Richard Keys and Andy Gray’s vilification of assistant Sian Massey at Molineux is something that has been churned so many times in recent weeks so I will refrain from re-hashing old news. However, the rearguard action taking by Sky to remove both from their position, along with the public backing of Massey alludes to a time where attitudes are changing in football. Women’s football is riding the crest of a wave right now, but unfortunately, the people in charge of The FA WSL may have fallen off their lofty surfboard.
Hope Powell, head coach of the England Women’s team has said,
“Women’s sports get a raw deal in this country. Women’s football is no different but we’re trying to change attitudes and mindsets to give it some air time and some space.”
This is where The FA may have missed a trick.
Despite running a weekly highlights programme, only five of the 112 games in the FA WSL are ‘guaranteed’ to be shown live on television by subscription-only ESPN. Compare this to the 115 Premier League games being shown on Sky alone, regardless of the 125 Champions League and 65 Football League games broadcast, with a further 23 shown on ESPN. With the FA WSL running in the first instance until the 12th May before the break for the Women’s World Cup in June, then continuing through to August, it seems absurd that so few games are to be broadcast. With no men’s major tournament scheduled this year, it would have been savvy to have guaranteed the fixture of Women’s football in to the sports schedules, not only to rubber-stamp broadcaster’s backing of the game, but to try and garner some more supporters in the UK.
Broadcast is one area, funding and development is another. The FA have sanctioned a £3m investment in The FA WASL over the next two years (£1.5m p/a) – the equivalent of 26,000 FA Cup tickets in 2011’s showpiece. Statistics published by the BBC also make interesting reading in relation to Women’s football investment. The £1.5m per year package offered is just 0.4% of The FA’s 2010 £314m turnover, 1.4% of the £103m put aside for ‘investment in football’. Or, just over 4% of the annual wage bill for the 568 employees treading the plush carpets at English football’s governing body.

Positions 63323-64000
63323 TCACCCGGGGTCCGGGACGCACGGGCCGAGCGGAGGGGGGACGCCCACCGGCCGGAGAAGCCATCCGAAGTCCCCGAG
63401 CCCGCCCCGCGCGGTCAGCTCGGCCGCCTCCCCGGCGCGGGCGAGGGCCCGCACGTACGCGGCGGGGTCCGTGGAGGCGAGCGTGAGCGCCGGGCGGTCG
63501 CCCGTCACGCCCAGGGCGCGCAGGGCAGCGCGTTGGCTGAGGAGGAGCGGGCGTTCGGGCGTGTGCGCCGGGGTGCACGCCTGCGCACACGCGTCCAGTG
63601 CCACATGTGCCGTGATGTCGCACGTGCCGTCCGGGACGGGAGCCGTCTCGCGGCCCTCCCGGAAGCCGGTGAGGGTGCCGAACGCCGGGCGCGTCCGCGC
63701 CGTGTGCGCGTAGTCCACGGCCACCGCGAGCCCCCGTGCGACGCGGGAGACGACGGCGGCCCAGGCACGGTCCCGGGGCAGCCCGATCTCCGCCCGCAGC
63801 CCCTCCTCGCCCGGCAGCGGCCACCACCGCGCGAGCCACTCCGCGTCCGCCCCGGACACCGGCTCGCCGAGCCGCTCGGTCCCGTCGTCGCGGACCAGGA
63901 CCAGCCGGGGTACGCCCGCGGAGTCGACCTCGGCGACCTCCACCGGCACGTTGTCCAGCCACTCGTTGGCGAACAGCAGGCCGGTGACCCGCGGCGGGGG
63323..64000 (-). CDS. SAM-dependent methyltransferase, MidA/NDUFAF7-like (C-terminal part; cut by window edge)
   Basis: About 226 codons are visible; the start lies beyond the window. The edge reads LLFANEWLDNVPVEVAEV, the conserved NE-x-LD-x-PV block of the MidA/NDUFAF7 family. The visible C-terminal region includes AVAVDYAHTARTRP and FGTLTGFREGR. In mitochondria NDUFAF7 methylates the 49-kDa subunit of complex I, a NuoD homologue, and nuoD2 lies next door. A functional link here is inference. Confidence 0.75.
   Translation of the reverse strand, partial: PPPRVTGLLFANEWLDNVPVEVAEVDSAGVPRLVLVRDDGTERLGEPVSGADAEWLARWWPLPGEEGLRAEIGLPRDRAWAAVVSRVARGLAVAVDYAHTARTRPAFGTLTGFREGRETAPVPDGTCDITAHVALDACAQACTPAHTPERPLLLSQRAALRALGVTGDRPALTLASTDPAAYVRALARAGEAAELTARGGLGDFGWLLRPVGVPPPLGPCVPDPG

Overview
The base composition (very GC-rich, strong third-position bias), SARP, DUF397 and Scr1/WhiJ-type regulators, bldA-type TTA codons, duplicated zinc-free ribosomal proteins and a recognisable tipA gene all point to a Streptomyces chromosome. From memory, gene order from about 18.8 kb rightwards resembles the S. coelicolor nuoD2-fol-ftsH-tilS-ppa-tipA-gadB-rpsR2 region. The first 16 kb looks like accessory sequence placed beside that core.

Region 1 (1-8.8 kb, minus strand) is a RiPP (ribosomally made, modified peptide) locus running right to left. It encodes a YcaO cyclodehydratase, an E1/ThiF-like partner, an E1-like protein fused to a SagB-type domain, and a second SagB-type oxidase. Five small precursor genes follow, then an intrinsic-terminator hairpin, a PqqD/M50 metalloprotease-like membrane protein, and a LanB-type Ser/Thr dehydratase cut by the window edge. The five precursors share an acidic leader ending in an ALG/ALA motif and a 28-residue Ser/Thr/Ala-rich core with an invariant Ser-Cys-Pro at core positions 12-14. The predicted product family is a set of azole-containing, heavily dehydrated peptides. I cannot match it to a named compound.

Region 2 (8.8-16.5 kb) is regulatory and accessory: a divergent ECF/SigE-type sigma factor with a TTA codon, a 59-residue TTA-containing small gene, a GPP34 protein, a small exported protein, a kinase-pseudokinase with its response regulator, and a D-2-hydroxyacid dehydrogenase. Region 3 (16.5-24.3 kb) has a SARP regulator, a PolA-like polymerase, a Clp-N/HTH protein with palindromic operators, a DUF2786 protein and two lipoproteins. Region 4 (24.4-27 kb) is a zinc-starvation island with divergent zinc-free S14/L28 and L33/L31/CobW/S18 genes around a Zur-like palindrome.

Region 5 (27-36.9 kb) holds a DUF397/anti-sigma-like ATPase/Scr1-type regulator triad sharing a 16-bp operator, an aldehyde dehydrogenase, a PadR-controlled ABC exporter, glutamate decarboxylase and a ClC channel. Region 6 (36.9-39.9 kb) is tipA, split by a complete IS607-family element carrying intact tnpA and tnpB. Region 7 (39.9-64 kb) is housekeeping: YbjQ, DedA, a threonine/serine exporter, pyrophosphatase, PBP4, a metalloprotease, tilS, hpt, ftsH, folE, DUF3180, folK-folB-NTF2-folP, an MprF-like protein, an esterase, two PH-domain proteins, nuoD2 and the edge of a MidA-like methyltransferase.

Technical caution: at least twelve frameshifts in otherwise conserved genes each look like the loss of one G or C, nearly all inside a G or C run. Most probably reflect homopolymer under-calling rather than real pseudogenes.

Wages within The FA WSL are in vast comparison to those housed in the corridors of Wembley, with a salary cap enforced requiring no more than four of each team’s players to earn more than £20,000 a year. A year. Eight times less than Wayne Rooney’s basic salary per week, not inclusive of image rights. The reason for this salary cap is to ensure the sustainability of The FA WSL. In principle, I agree with this. But when teams blessed with players carrying an XY-pairing are doing their best to demonise football from the working-classes, The FA’s hypocrisy is insurmountable. Surely, a salary cap isn’t particularly necessary when the player is earning £15,962 after tax per annum? Some male Premier League players are charged more than treble that in tax per month.
There is hope that the smaller league offered by The FA – The FA WSL consisting of just 8 teams as opposed to previously higher numbers – will improve the quality of football shown. Players will be playing against the best players in the country week-in, week-out. That can only be a good thing. We have seen many big names go over the pond to ply their trade in America mainly in part due to the huge fan-base and large wages available in the United States. So the cynical few amongst the football fraternity can at least concede that it is good preparation for the upcoming World Cup. Not only for the players, but also for the broadcasters to feel their way into the uptake of women’s football in the current climate.
During the opening round of fixtures, The FA WSL players did their best to launch itself into the sporting press, with the four fixtures producing an average of three goals per game. Two of these of fixtures saw both a London and Merseyside derby, in Arsenal v Chelsea and Liverpool v Everton – the latter providing a thrilling six-goal draw. What is certain, is that this country has never been party to such a high-class display of women’s football, both with the performances of the international team and the advent of The FA WASL.
It’s just such a shame The FA couldn’t bring themselves to do these women justice and launch the league in the manner which the players did.